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[Beginner] How to build a picture frame?

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Forum topic by Trudeo posted 09-26-2016 01:36 PM 438 views 0 times favorited 11 replies Add to Favorites Watch
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Trudeo

1 post in 73 days


09-26-2016 01:36 PM

As a first project I would like to build a picture frame. The picture frame I want to build is 24”w 1”d 21”h.

I do not have a table saw and for some unknown reason I am scared of them (I know I will have to overcome this at one point if I want to pursue woodworking). So using a table saw is not an option for me at this point. I am planning to use a hand saw (with miter box) and router. I was hoping to be able to find 1” x 1” square dowel. Remove enough material with the router to be able to install the plexiglass.

- Am I approaching this project the right way?
- Where can I find 1” x 1” square dowel (it would be nice if it was walnut).
- The frame in the picture below is walnut. What kind of finish did they apply?

The frame I would like to build would be similar to the one below. Thank you for your help/comments!


11 replies so far

View Cooler's profile

Cooler

273 posts in 307 days


#1 posted 09-26-2016 01:45 PM

There are a number of “chop” service centers around the country that sell moldings mitered to size. They also offer “thumb nail” routering services for clamping the moldings while waiting for the glue to dry.

Most of these companies also offer custom mat cutting. You will have to buy the glass locally. Assemble the frame first and bring it to the glass shop and ask them to cut to fit.

The company I used 30 years ago is out of business.

If you Google “picture frame chop service” you will find many.

Here is one: http://www.supermoulding.com/moulding

You will NOT get a satisfactory miter using a hand miter saw. You would need to trim the miter after sawing. I don’t recommend that for a beginner. It is cost-effective if you are only doing a few frames to purchase the pre-finished moldings.

You can open the package from the chop service and two hours later be hanging the frame on the wall. It is how I got started in my picture framing business 30 years ago. I am out of that business now, but I can tell you that working with pre-finished moldings will make the wife happier than any molding you can make yourself.

-- This post is a hand-crafted natural product. Slight variations in spelling and grammar should not be viewed as flaws or defects, but rather as an integral characteristic of the creative process.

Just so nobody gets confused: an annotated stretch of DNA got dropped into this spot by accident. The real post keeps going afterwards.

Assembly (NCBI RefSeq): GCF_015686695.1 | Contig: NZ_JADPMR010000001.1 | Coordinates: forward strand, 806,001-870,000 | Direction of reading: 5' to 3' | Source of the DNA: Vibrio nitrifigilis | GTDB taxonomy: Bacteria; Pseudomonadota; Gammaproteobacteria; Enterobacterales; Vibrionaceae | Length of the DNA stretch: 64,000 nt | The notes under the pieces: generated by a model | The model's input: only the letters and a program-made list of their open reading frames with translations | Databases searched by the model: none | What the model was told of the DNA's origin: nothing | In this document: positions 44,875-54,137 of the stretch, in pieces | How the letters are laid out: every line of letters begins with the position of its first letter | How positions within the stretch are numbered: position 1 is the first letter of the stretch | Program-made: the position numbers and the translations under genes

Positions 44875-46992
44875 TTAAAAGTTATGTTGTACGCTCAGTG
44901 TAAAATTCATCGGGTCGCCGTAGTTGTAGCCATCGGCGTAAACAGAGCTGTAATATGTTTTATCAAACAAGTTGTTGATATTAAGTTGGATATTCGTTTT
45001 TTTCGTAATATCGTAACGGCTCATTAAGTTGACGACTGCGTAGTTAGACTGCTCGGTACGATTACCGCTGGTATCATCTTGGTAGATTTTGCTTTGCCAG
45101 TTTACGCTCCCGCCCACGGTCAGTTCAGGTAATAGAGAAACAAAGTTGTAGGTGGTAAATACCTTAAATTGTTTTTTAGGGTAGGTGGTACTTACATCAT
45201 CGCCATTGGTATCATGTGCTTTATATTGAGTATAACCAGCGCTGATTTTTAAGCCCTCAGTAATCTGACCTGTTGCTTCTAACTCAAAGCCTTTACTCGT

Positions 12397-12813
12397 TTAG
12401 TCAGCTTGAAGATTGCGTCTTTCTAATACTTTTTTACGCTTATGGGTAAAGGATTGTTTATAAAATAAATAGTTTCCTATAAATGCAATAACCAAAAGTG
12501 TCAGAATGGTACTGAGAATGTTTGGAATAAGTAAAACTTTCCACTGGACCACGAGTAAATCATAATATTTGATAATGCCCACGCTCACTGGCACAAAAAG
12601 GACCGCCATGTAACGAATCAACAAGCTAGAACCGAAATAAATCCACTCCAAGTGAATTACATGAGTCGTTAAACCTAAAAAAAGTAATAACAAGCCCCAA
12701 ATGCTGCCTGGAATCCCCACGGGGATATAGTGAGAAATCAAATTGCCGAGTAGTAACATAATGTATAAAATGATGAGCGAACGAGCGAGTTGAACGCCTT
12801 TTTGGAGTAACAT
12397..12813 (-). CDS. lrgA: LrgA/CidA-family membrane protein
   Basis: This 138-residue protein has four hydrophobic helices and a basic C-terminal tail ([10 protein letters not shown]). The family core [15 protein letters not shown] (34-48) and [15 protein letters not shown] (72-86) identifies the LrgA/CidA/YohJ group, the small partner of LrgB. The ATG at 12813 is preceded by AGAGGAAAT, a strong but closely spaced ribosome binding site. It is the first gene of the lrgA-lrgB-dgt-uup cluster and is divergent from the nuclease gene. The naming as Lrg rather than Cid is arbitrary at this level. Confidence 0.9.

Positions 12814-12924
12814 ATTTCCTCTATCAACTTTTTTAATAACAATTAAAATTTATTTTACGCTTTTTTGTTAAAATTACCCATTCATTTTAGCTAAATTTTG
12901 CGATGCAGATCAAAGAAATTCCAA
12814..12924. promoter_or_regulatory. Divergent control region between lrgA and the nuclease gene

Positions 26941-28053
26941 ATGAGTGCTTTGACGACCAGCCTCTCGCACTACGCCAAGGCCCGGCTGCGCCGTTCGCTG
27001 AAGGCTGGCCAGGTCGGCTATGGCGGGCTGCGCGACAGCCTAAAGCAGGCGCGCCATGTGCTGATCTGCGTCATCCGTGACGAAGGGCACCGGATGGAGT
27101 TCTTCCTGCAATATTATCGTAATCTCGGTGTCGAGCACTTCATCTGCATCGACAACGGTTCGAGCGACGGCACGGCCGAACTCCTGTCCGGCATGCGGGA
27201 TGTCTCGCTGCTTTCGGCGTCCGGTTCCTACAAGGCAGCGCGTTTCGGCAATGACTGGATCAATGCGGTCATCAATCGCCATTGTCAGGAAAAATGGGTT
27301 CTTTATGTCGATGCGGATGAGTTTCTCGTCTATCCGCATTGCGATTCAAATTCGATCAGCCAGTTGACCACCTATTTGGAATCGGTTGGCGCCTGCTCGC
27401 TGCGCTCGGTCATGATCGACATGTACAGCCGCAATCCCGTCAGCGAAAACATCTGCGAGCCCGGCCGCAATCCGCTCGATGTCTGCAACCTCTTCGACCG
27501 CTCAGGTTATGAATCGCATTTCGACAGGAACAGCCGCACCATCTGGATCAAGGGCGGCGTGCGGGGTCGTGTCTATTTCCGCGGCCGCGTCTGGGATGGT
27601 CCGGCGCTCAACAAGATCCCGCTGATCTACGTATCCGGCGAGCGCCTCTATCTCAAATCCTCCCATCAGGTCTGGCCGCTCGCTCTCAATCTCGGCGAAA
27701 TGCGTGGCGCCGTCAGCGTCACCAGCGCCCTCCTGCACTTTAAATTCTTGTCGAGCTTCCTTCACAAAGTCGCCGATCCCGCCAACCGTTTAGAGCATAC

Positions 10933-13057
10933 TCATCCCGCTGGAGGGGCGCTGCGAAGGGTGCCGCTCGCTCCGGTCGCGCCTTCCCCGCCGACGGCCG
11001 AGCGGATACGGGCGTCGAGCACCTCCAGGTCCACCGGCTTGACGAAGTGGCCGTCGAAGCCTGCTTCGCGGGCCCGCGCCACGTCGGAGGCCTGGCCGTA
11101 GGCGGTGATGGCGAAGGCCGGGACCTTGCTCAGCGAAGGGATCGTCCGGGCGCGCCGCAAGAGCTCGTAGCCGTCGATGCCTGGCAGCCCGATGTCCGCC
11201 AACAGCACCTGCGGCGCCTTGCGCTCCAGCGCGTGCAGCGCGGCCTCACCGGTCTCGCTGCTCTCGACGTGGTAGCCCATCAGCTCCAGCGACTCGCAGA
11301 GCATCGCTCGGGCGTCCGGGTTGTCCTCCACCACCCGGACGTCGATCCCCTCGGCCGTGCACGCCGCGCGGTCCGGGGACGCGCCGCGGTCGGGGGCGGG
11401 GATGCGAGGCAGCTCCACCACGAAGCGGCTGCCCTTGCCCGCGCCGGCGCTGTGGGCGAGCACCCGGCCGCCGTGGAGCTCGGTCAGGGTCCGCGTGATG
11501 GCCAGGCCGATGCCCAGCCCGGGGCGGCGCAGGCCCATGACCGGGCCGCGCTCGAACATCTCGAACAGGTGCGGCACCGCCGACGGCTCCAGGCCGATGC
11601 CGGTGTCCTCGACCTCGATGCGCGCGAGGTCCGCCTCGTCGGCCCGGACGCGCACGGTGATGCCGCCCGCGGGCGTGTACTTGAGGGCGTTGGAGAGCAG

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CB_Cohick

460 posts in 715 days


#2 posted 09-26-2016 01:51 PM

Routing a one inch piece of anything would scare me more than a table saw, but they are both ferocious machines. Based on your description, I would get an 8 foot 1×3 or 1×4 piece of walnut and rout the rabbet for the glass, matt, and picture. Then I would cut the pieces to rough length, then rip those pieces to the desired 1 inch width, perhaps with a handsaw in your case. Finally, miter the ends to the finished length and glue and spline the corners together.

I haven’t built a picture frame before, but it is on my short list of things to try. The above is how I would attack it, but I look forward to hearing from folks that have built picture frames to see how they would go about it.

Good luck!

-- Chris - Would work, but I'm too busy reading about woodwork.

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Dan Wolfgang

39 posts in 272 days


#3 posted 09-28-2016 01:14 AM

First, about the table saw: depending upon what you want to do, you don’t need one. Certainly for a project like this I think you can do without it. For me, it wasn’t until I bought a table saw—thinking I needed one to get started in woodworking—that I really realized how much I didn’t enjoy using it. I much prefer hand tools.

My local hardwood store is where I would start with this project. A the place I shop, one rip cut is included with the price of the wood. I could pick a nice piece out (perhaps 5/4” thickness) and have them rip it to the 5/4” width. They are more skilled with such milling power tools and will no doubt do a great job giving me a nice 1” strip (and maybe pay to have them rip the rest, while I’m there). At home I could use a rabbet plane to make the groove for the glass and a hand saw to cut the pieces to length for the frame.

Honestly, I’m not sure how I would round the edges as you describe. As my preference is hand tools I wouldn’t bother with a router, so maybe you want to just ignore this part! I have a Stanley #55 milling plane and could use a rounded cutter to create the edge, but that plane has proven a challenge to use. Or, I could a bench or block plane to chamfer and then round over the edges. Or, I could use a rasp to remove material. Perhaps a combination of rasp and plane. Honestly, I’m a very young woodworker and have only done this a few times so am still learning… but that’s my thought process.

The miter saw will get you a roughly-correct cut, but it won’t fit tight. I’d put it on the shooting board to do the final fitting.

View McFly's profile

McFly

188 posts in 491 days


#4 posted 09-28-2016 11:52 AM

If you do not have a table router, with regard to routing out the area for your glass:
Make sure to make a template where you can rest your router’s baseplate while you’re cutting. I tried adding a 1/2” round over to 5/4 stock on edge (going for a bullnose look) and the end of the first one where the router was unsupported looked like it was cut by an angry beaver on meth. Almost ruined the whole dang project.